In modern intensive poultry production systems, feed cost represents about 70% of the total production costs. After energy, protein represents the second costly nutrient in poultry diets. Typical commercial broiler diets contain 23.0, 21.0, and 19.0% crude protein during the starter, grower, and finisher periods respectively. However, the recent broiler dietary specifications indicate that these levels of crude protein arein excess to that of the actual requirements. The excess of absorbed amino acids aredegradedinliver and converted to uric acid, which is then excretedout via kidney through urine.This degradation of excess protein/amino acids has some disadvantages such as unnecessary increase in the diet cost, which lowers the producer’s profits, overload on the bird’s kidneys and excess nitrogen excretion in the manure, which increases the ammonia concentration in the poultry’s internal environment, as well as increases the emission of nitrous oxide into the atmosphere to cause environmental pollution.
Research finding indicates that poultry feed should contain a balanced level of essential amino acids in addition to adequate level of crude protein to supply the bird with optimum requirements with respect to non-essential amino acids as well. Once the bird’s essential amino acid requirements are met in an ideal pattern, the crude protein level could be lowered by 1-1.5% without hindering the bird’sproductive performance.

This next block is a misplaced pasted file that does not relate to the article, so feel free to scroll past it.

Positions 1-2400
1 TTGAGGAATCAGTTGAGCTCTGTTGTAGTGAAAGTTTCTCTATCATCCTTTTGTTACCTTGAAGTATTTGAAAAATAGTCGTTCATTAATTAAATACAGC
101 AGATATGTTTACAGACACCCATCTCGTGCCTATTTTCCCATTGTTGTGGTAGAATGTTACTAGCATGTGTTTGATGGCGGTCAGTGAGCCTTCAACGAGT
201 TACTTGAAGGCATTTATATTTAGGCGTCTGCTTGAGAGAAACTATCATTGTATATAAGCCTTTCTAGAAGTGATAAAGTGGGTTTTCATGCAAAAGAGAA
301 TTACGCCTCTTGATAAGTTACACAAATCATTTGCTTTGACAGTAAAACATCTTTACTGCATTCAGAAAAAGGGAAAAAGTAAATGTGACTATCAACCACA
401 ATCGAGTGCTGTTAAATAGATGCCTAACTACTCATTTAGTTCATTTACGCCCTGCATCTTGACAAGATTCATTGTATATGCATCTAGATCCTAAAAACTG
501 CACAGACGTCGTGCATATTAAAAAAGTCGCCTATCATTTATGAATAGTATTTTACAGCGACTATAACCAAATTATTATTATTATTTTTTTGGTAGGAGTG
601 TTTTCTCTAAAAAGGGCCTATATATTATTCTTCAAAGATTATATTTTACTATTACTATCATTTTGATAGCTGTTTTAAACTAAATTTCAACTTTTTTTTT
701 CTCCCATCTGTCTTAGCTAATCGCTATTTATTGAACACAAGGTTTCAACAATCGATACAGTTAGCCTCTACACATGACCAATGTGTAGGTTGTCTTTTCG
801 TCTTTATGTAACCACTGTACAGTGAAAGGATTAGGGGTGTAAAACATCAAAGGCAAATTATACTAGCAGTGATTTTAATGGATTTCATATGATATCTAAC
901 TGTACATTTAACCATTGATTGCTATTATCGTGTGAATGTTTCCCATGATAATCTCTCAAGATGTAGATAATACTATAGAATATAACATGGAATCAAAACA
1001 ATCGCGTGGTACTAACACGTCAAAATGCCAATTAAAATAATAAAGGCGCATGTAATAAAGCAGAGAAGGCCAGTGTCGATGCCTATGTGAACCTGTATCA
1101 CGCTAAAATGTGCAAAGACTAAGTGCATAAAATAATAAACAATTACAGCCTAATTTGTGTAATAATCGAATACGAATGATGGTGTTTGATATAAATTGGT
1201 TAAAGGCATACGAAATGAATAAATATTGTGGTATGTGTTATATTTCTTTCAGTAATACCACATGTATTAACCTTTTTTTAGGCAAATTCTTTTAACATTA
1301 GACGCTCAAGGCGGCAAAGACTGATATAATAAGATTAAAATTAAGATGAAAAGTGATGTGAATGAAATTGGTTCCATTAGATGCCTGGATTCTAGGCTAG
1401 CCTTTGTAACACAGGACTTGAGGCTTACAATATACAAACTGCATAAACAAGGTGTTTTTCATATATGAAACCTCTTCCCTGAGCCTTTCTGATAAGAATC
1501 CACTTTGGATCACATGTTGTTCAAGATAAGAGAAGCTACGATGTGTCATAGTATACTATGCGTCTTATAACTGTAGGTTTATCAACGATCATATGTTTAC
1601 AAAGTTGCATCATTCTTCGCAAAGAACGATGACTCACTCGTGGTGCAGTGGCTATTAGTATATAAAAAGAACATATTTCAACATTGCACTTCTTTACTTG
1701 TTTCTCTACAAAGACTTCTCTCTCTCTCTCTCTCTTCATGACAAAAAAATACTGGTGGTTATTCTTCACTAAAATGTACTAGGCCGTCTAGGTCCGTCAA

To formulatebalanced diets for broilers, we need to supplement the diets with the syntheticamino acids, which are available in commercial form such as Dl-Methionine, L-lysine, and L-threonine. L-Valine, and L-Tryptophan.
Typical commercial poultry diets usually contain Dl-Methionine and L-Lysine. By lowering the crude protein level by 1-1.5% we should supplement the diets by Dl-Methionine, L-Lysine, L-threonine. With further lowering in the diet crude protein we should add L-valine and L-Tryptophan.
Methionine, the essential amino acid, is the first limiting amino acid in poultry diets. Methionine content in raw plant materials particularly soybean meal is insufficient, therefore, a commercial synthetic methionine must be added to poultry feed.
Lysine is the second limiting amino acid in corn-soybean diets in poultry. Corn is low in lysine, therefore, to meet the lysine requirements for poultry, high-protein ingredients such as soybean meal and animal by-product meals are mixed with corn. However commercial synthetic L-Lysine becomes available at economic price, which help in lowering the protein requirements and improving the profitability without loss of feed quality.
L-Threonine is the third limiting amino acid in most poultry diets. The commercial form of L-Threonine become available at reasonable price and provided the nutritionists with a tool that allows them to economically balance dietary protein and meet the amino acid requirements of today’s high-yielding birds.
With further research and refining, the commercial availability of L-Valine and L-Tryptophan could allow the nutritionists to balance the amino acid content of poultry feeds and meeting the amino acid requirements of the high-yielding birds without causing an imbalance in other amino acids, and significantly reduce the nitrogen excretion in the environment through further reduction in the crude protein level.
by Mahmoud Farahat, Olam International